Prospective buyers want quantity and quality, and that’s
exactly what the U.S. corn suppliers have to offer going into 2014, according to
a report by the U.S. Grains Council.
“After a record drought last year, the world has been
watching intently the 2013 U.S. corn crop,” said council President and CEO Tom
Sleight. “Production has rebounded, and quality is high despite some weather
challenges. It’s good news all around.”
Total U.S. corn production of 13,989 million bushels is an
all-time record, and the average yield of 160.4 bushels per acre is the second
highest on record.
Weather was again the challenge, as a cold and wet spring
delayed planting across much of the Corn Belt. Some areas also experienced
flash-drought conditions in midsummer, although this was generally offset by
These weather adversities slightly reduced planted acreage
and yield, while harvest quality remained high.
As compared to prior years, weather-related impacts were
modest and predictable. Aflatoxins were significantly lower than in the 2012
crop, with 99.4 percent of the samples testing below the Food and Drug
Administration aflatoxin action level of 20 parts per billion.
Starch content was up, while protein content, which is
inversely related to starch, was down slightly. Oil content was similar to 2011
Moisture content, reflecting weather conditions, was
slightly higher, as were stress cracks, but total damage levels remained low,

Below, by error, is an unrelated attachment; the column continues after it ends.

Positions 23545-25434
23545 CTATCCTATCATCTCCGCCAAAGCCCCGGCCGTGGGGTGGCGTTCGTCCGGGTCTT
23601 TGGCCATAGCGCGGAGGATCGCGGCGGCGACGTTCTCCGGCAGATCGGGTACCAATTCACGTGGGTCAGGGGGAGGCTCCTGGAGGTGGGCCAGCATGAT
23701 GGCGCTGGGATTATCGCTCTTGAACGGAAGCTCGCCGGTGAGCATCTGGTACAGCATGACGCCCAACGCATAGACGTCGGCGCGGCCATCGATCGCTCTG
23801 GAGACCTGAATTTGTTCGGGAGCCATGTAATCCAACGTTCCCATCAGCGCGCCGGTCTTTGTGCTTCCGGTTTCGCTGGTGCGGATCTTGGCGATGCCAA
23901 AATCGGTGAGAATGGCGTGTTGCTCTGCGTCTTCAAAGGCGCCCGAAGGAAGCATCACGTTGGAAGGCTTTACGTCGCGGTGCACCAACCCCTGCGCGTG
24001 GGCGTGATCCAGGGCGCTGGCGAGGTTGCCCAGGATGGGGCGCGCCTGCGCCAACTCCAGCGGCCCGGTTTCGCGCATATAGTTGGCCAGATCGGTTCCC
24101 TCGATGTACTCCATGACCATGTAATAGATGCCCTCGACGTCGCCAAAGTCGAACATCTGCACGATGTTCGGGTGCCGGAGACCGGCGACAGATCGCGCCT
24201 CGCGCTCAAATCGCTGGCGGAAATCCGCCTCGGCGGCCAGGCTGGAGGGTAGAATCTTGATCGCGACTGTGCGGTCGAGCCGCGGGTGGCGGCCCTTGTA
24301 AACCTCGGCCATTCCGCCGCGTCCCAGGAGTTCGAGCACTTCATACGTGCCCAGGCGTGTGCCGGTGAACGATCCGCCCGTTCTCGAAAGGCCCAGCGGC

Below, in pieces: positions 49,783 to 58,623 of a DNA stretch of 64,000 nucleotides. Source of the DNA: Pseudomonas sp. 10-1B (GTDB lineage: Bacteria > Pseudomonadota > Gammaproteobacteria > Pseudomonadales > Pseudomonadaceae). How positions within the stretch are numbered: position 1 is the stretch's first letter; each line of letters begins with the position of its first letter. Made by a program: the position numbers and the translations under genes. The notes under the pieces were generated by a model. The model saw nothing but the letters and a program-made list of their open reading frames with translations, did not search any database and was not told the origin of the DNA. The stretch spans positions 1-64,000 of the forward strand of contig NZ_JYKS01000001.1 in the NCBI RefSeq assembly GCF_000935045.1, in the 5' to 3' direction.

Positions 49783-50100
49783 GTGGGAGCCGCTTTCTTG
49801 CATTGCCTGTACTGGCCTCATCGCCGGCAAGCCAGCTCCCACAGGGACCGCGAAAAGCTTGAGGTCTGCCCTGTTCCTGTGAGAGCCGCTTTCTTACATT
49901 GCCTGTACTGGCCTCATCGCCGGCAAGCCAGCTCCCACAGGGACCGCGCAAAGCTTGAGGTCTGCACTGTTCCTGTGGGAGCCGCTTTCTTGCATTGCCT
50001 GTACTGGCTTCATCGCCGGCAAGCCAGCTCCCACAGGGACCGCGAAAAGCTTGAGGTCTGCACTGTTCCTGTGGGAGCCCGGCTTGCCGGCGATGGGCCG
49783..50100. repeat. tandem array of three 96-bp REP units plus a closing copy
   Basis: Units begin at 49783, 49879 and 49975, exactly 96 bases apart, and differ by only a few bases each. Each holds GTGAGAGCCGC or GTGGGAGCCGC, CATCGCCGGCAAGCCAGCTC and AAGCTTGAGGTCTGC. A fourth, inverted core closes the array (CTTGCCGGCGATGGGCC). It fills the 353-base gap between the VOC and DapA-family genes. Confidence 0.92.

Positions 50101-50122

comparable to 2012 and below 2011 levels.
Average test weight remained well above the limit for No. 1
grade corn, indicating overall good quality.
“The report compares a wide range of quality factors across
time, and after the rollercoaster ride last year, the message in 2013 was that
there were no surprises,” Sleight said.
“A few test factors ticked up, others ticked down,
consistent with weather conditions, while overall quality at harvest was very
high. With record production, this is certainly a good-news report.”
Corn quality will be affected by further handling, so the
council annually publishes a second report, the Corn Export Quality Report,
which assesses quality at the point of loading for international shipment. The
2013/2014 Export Quality Report will be published in March.
The two reports, using consistent methodology to permit the
assessment of trends over time, are intended to provide reliable, timely, and
transparent information on the quality of U.S. corn as it moves through export
“The takeaway message this year is that the United States
has abundant supplies of high-quality corn,” Sleight said. “We would remind
buyers that they will get the quality level that they contract for, but with
record production and good quality, it is a buyers’ market as we head into